The effort of pumping breastmilk is worthwhile for mothers who want to keep up breastfeeding when they return to work, travel, or are absent for any reason.
However, it is very important to make sure that pumped breastmilk is stored under the proper conditions. This article has all the important rules for pumping, refrigeration, thawing, and heating pumped breastmilk.
Bookmark this for future reference.
Pumped Breastmilk – Storage Conditions and Lifespan
- 25°Celsius (air-conditioned room in the summer): 4-6 hours
- 20°Celsius (indoors in the winter): 8-10 hours
- 15°Celsius (cooler): 10-24 hours
- Refrigerator (the coldest part, not in the door): up to 5 days
- Freezer: 3-4 months
- Deep Freezer: up to 6 months
Recommendations for Thawing and Heating Pumped Breastmilk
- Pumped breastmilk can be left at room temperature only until the next feeding.
- It is recommended to store pumped breastmilk in quantities of up to 60 ml. An infant’s stomach is the size of his fist, so that will act as a good measure for your milk supply. Remember this measurement when you are bottle-feeding your baby, or as you pump.
- Pumped breastmilk can be stored in designated bags or reusable bottles.
- Pumped milk that was stored in the refrigerator for a few hours can still be frozen.
- It is recommended to thaw frozen breastmilk in the refrigerator.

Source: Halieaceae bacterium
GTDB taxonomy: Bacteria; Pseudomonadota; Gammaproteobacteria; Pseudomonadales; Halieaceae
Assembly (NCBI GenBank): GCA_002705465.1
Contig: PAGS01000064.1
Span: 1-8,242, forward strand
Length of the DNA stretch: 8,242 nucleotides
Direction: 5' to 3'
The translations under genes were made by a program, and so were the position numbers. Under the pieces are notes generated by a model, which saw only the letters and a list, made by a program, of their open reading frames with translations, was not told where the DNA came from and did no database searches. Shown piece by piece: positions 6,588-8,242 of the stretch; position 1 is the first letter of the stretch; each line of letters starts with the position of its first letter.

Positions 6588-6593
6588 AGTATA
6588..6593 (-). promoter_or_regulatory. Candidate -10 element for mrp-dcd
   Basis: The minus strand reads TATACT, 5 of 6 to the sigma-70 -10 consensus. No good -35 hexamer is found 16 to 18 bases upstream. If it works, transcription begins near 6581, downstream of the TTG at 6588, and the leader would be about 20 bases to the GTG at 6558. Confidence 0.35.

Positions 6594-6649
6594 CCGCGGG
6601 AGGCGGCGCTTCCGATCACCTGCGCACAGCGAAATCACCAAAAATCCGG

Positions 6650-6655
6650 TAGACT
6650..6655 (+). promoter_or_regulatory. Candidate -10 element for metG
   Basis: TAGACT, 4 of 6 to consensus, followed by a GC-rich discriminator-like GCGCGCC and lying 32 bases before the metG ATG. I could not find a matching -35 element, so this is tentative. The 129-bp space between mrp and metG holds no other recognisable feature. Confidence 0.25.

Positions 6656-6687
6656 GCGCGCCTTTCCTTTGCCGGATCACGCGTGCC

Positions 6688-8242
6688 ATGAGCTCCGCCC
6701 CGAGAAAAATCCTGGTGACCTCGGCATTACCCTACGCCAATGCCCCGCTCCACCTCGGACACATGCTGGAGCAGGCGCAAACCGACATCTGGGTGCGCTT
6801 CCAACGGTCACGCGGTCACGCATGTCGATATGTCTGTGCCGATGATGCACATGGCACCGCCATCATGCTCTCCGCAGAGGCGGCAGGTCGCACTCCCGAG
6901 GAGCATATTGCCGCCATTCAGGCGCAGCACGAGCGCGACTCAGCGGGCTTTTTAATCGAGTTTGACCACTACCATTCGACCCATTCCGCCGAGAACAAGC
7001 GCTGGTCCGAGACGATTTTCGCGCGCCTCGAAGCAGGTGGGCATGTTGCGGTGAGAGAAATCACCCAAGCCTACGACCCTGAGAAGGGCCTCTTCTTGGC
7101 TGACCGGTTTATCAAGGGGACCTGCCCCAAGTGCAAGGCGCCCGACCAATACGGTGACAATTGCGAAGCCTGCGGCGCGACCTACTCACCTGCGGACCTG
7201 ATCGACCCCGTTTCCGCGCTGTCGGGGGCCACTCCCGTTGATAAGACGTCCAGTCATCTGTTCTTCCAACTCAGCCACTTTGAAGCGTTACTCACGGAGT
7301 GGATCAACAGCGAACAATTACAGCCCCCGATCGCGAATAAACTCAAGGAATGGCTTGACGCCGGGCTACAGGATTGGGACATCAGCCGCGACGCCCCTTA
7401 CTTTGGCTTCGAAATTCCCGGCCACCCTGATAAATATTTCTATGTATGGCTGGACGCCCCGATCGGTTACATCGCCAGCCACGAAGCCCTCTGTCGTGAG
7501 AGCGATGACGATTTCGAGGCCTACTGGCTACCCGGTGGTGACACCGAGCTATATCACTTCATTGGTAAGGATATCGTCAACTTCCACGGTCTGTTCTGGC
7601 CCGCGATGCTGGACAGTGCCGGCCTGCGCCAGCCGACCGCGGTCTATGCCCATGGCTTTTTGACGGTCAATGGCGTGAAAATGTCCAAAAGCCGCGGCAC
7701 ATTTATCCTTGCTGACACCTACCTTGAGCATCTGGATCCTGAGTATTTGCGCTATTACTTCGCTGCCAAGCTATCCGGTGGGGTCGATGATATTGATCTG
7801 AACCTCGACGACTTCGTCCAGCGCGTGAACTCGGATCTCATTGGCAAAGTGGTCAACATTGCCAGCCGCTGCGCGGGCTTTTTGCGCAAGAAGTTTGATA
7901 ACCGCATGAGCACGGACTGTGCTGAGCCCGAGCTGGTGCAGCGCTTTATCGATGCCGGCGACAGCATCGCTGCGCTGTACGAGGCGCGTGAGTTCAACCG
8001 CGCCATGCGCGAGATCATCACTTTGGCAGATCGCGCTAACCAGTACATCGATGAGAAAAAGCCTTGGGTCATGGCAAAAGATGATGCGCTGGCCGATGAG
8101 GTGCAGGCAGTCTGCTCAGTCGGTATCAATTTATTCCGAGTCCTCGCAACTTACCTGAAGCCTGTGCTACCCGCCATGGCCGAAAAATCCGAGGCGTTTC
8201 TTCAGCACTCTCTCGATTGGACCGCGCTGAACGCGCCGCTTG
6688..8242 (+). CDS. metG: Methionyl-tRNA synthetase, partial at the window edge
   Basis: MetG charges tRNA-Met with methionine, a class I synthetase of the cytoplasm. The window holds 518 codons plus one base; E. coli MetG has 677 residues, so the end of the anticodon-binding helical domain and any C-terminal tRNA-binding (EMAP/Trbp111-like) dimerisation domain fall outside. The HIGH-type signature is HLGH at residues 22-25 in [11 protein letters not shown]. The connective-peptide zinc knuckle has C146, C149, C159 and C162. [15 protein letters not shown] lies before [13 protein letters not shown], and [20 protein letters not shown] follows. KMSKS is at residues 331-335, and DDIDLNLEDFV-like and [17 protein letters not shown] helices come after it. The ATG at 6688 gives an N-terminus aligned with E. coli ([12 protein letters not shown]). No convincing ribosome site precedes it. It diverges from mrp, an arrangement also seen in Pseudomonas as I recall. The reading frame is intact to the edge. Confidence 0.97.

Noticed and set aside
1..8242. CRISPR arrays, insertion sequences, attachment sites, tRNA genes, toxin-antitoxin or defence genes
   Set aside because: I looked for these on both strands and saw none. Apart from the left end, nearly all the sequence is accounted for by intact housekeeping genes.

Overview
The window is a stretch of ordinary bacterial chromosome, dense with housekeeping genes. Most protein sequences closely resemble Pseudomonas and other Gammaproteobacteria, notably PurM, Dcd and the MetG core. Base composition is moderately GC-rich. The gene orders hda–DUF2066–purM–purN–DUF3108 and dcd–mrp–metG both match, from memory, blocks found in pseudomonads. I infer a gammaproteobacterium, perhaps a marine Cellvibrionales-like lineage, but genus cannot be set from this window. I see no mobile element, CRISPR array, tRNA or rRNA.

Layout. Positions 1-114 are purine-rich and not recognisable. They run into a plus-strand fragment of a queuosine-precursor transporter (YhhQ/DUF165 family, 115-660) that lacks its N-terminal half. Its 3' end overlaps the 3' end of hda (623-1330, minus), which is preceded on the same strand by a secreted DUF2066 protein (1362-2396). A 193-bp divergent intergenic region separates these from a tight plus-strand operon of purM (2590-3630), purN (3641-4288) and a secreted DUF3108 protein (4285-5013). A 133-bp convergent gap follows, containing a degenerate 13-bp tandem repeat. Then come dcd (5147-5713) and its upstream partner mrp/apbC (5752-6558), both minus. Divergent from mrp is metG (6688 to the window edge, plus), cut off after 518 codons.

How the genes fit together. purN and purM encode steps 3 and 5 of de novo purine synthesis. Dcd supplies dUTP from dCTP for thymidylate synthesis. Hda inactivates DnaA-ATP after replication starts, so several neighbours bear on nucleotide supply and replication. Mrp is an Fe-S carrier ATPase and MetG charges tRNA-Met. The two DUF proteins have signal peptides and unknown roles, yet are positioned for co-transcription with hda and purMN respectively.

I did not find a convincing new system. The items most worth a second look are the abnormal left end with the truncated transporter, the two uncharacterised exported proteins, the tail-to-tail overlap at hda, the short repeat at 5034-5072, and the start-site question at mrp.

- If you must thaw breastmilk quickly, it is recommended to place the bottle under warm running water, or in a cup of hot water – not above 60°C.
- Do not thaw or warm breastmilk in the microwave!
- Do not boil or cook breastmilk. It can damage the nutrients.
- You should heat the breastmilk to as close as possible to body temperature, but you can also offer cold or room-temperature breastmilk to your baby.
- Before feeding, lightly test the temperature of the breastmilk on the inside of your wrist. If it feels pleasant, it is fine for your baby.
- Thawed breastmilk should be used within 24 hours and never refrozen.
- Do not reheat breastmilk that has been heated once before. Give it to your baby at the next feeding and then throw away what is left over.
- After several hours in the refrigerator the breastmilk can secrete fat deposits. This is normal and does not indicate spoiled milk.
- It is easy to identify spoiled breastmilk by its sour smell. If you think the milk is spoiled, throw it out immediately.
An Important Recommendation!
Feeding your baby from a bottle within the first few months is not recommended. Instead, allow breastfeeding to develop naturally. Bottle feeding can cause nipple confusion and lead to difficulties with breastfeeding. Therefore even in the delivery room, it is important to notify medical personnel that you intend to breastfeed and therefore your baby should not be given a bottle without your permission.